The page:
Tuesday, May 29, 2012

Gripe Juice.

This week, I've been a bit grumpy while watching playoffs.  It had nothing to do with the on-court product (though the Pacers-Heat series did end rather anti-climatically and I'm not really excited about a "LeBron versus the Celtics" storyline for a third postseason in a row).  Instead, it had everything to do with the superfluous crap that comes with watching the playoffs, especially if you don't have cable.  I've been bombarded with commercials for shows I will never watch, shoes I will never afford, ad campaigns I will never understand, and other ridiculous oddities that could only be thought of in our heavy-haunched country.

So while I'm angry I have to watch LeBron carve up the Celtics yet again, I'm more angry that I gotta deal with this crap.  Join me for a tall, chilly glass of Gripe Juice.

1.  A "Big" Failure of an Ad Campaign.

In my opinion, the NBA, historically, has had the best ad campaigns, at least in comparison to the other major sports leagues in America.  Perhaps it has something to do with the fact that NBA athletes, moreso than their counterparts in the National Football League and Major League Baseball, are recognizable by face, and play the most aesthetically pleasing game to the casual eye.  But in most cases, the NBA's ad campaigns, which use dramatic buildup and have almost a cinematic quality to them, have been a resounding success.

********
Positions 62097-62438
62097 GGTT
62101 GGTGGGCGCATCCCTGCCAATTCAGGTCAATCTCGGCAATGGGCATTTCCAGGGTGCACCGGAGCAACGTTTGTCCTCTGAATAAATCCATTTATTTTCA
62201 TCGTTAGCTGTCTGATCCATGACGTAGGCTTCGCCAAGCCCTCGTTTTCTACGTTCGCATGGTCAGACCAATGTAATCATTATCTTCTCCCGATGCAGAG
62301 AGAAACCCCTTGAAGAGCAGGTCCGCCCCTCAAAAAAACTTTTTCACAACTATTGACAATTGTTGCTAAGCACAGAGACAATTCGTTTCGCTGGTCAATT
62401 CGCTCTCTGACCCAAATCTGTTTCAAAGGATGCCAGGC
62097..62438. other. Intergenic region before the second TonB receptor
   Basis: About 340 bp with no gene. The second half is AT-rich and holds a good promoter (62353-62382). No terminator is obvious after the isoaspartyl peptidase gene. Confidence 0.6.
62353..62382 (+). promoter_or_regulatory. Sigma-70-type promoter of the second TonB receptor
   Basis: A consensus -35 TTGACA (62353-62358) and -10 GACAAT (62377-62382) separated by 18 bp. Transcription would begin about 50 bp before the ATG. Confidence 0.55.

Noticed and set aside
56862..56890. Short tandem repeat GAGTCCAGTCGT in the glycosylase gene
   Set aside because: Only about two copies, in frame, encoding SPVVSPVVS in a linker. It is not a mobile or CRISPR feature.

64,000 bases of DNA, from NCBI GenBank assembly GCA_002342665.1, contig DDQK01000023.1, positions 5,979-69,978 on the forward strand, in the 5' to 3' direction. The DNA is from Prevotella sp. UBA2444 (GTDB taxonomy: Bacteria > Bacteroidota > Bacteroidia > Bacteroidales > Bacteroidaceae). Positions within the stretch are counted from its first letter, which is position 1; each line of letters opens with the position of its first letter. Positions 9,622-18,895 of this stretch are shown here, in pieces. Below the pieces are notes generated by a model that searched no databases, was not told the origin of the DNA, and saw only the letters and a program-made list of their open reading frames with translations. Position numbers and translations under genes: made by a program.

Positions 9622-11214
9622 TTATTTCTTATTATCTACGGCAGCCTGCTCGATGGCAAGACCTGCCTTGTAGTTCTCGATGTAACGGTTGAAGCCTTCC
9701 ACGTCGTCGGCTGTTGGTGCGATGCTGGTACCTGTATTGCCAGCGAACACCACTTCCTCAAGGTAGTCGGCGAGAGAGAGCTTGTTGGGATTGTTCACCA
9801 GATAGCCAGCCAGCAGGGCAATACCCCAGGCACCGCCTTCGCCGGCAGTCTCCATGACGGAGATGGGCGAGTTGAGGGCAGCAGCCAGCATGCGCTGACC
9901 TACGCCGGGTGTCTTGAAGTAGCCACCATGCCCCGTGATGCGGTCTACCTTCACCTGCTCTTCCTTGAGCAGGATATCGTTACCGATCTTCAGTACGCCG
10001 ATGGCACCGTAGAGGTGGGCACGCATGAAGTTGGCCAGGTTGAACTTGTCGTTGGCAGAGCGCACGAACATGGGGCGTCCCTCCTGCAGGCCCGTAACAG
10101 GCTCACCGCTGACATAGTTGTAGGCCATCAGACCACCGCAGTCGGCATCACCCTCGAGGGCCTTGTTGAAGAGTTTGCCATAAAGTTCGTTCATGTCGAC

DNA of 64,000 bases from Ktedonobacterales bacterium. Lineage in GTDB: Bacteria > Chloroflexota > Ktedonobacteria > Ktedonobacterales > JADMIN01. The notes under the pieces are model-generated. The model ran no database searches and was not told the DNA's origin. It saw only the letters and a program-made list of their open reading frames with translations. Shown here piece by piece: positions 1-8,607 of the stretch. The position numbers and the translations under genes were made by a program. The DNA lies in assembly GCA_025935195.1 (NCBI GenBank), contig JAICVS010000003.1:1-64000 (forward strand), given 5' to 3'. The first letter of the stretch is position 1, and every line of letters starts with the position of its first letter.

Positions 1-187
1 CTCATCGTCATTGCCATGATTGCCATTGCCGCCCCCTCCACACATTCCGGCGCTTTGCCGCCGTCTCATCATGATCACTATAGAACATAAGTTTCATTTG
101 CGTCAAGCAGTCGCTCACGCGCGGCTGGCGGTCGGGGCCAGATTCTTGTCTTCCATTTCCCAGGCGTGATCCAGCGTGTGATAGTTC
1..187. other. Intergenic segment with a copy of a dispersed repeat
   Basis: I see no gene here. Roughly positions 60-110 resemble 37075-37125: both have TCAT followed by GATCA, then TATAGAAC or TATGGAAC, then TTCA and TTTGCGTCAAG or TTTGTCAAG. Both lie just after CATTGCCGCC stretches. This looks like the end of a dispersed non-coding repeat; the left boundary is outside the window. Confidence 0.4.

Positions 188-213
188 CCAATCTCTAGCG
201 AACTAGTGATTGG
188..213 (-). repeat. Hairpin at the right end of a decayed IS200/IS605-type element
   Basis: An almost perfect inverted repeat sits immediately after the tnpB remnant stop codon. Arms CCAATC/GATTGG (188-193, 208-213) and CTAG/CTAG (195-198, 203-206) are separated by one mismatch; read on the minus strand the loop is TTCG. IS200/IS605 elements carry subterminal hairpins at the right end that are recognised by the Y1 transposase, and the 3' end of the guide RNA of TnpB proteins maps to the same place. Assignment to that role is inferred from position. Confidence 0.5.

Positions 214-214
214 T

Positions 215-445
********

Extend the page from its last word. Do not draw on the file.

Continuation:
The famous 2007 "Where Amazing Happens" commercial was the prototypical ad campaign, and most other NBA campaigns have been a variant of that successful model.  "Where Amazing Happens," which utilized Carly Commando's iconic "Everyday" piano score, launched a number of successful adversisements for the NBA which, for the most part, created an atmosphere that balanced the beauty of the game with the drama of the performance.  Rarely ever does a commercial actually reflect the nature of a given product, but I assert that "Where Amazing Happens" actually did present the NBA as it exists for enthusiastic fans -- the place where the greatest athletes in the world do things that none of us can even approach.